Since the Kyrgyz Republic joined the World Bank in 1992, country assistance has been designed to support the transition to a market economy and provide a base for sustained growth. The World Bank provided significant budget support in the initial years of the Kyrgyz membership to ensure that essential public services would continue to function. In the 2000s, the Bank’s program included projects aimed at improving social services and national infrastructure.
In 2010, the World Bank led the Joint Economic Assessment to identify immediate emergency needs, organized the July 2010 Donors Conference, and tripled the amount of its lending in fiscal 2010-11, in order to respond to the country’s urgent recovery needs.
Since the conference, the Bank has approved $200 million in new projects, of which around $100 million is in grants. The Bank’s future strategy is to support economic and political stability by supporting the government's efforts to fight corruption, strengthen public finances, and improve social conditions.
Assistance to Rural Communities:
- Trading and promotion of Kyrgyz agricultural products have been facilitated domestically and abroad with sales of US$16.3 million between 2006 and 2011.
- 44 agro-processing enterprises have boosted their technological processes, food safety and quality management, and accounting. Nearly 260 farmer cooperatives have been trained in investment lending in agriculture, structured finance, and environmental management.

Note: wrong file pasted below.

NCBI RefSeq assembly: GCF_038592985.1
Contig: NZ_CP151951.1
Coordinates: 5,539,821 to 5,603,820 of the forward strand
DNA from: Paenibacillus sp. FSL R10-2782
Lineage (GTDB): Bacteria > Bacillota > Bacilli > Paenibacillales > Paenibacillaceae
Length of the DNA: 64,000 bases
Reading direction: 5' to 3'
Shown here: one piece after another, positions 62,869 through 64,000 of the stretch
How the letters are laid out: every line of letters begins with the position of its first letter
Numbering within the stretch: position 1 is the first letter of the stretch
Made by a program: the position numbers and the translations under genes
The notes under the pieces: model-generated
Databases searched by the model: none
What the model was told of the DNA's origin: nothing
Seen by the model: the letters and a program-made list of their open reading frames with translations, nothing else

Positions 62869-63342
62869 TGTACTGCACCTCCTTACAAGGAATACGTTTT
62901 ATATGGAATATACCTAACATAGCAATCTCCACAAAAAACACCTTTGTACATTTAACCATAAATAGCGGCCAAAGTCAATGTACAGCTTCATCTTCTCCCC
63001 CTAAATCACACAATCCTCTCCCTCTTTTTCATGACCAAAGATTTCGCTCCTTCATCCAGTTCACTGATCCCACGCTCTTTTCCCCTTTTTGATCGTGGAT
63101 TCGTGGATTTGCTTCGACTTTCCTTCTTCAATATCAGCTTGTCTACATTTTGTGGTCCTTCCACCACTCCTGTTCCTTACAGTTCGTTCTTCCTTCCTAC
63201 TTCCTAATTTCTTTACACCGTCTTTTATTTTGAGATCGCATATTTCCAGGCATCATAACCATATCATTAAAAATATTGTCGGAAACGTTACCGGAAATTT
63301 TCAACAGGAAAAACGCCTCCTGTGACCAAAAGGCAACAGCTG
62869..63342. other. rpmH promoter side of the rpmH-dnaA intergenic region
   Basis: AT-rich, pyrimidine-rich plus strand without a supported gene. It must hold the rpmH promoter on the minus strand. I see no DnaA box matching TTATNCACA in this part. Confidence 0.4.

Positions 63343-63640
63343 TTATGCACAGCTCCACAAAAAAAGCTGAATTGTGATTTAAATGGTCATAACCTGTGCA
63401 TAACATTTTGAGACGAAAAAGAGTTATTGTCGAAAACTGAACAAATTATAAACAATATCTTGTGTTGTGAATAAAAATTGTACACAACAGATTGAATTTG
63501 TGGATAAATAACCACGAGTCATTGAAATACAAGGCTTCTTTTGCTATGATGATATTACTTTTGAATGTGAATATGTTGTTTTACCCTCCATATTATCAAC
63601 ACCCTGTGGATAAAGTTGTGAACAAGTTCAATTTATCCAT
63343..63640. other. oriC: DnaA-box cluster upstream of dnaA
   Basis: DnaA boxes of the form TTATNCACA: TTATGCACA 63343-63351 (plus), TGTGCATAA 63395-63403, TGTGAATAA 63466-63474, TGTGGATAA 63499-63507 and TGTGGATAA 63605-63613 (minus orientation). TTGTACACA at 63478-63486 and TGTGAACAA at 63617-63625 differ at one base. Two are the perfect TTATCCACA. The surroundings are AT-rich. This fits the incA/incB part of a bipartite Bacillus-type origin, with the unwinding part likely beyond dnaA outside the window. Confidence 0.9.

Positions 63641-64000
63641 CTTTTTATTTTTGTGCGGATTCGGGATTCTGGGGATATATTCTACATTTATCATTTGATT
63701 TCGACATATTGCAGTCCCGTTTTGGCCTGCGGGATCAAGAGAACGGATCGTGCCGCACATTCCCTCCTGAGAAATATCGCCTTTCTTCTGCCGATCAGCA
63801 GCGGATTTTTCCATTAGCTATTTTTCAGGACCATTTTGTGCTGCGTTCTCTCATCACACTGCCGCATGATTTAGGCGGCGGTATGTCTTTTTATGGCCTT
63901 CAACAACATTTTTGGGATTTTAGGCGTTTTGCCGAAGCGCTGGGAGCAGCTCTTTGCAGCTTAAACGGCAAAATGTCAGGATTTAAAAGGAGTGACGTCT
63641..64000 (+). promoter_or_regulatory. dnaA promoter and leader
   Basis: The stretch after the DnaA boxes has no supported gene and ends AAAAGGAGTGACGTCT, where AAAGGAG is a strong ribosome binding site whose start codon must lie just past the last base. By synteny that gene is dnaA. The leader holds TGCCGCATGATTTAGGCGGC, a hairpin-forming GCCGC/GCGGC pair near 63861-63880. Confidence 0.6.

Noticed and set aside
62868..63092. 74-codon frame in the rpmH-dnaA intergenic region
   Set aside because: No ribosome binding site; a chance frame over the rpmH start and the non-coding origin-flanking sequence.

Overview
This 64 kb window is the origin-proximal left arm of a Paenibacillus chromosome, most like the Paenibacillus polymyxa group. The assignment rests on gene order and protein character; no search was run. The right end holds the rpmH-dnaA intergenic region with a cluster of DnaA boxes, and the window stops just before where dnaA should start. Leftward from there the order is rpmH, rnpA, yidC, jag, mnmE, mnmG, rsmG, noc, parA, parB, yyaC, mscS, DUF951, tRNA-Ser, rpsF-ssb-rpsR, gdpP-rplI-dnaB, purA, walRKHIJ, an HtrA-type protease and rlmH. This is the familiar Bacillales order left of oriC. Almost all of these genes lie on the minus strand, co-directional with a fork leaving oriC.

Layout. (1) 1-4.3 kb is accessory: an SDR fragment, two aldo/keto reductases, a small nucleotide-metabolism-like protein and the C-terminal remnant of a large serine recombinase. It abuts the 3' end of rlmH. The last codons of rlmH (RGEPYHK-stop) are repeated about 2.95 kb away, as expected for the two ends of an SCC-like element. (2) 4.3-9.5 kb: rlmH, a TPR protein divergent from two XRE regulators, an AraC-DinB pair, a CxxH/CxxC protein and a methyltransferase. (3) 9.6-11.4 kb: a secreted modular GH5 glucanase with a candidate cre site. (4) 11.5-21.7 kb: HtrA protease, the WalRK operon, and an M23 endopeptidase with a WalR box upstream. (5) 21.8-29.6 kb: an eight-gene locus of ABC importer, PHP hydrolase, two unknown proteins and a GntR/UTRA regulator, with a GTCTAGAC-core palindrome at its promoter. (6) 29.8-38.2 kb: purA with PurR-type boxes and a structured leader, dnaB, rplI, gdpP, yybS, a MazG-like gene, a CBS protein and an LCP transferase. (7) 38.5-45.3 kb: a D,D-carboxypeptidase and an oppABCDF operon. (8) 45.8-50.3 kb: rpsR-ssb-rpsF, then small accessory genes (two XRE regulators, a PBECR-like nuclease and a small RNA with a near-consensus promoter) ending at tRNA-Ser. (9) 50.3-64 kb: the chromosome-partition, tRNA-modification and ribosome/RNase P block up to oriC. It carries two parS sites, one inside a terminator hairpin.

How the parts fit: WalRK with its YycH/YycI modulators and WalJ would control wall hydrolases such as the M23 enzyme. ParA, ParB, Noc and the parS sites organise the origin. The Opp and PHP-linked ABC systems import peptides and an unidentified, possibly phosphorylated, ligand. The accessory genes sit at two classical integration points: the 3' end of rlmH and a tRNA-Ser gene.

- 272 community seed funds and 450 water users’ associations have been established, and 122,000 hectares of irrigation schemes were rehabilitated.
- 580 micro-projects have been implemented by pasture committees: 304 bridges have been repaired, 650 km of pasture roads have been reconstructed, and micro-projects have been financed for grass re-seeding and introducing fertilizers.
- 2.7 million people have benefitted from the completion of about 6,000 micro-projects (drinking water, electricity, primary health facilities, construction and rehabilitation of schools).
- More than 64,000 local government officials and community members have been trained in budgeting and planning, and 1500 villages improved social and economic infrastructure.
- Infant and child mortality rates have begun to decrease, TB incidence and mortality have declined, and cardiovascular mortality among working age adults has stabilized.
- Vitamin A supplements have been provided to 120,000 nursing mothers and 450,000 children to reduce the food crisis’s impacts on children’s long-term physical and cognitive development.
- Government share of health expenditure relative to total expenditure has risen from 10.6% in 2006 to over 13% in 2011-2012.
- 'Single payer' system and Mandatory Health Insurance Fund have been introduced.
- Well defined state-guaranteed benefit package that clarified the respective roles of the government and individuals in funding health services has been introduced.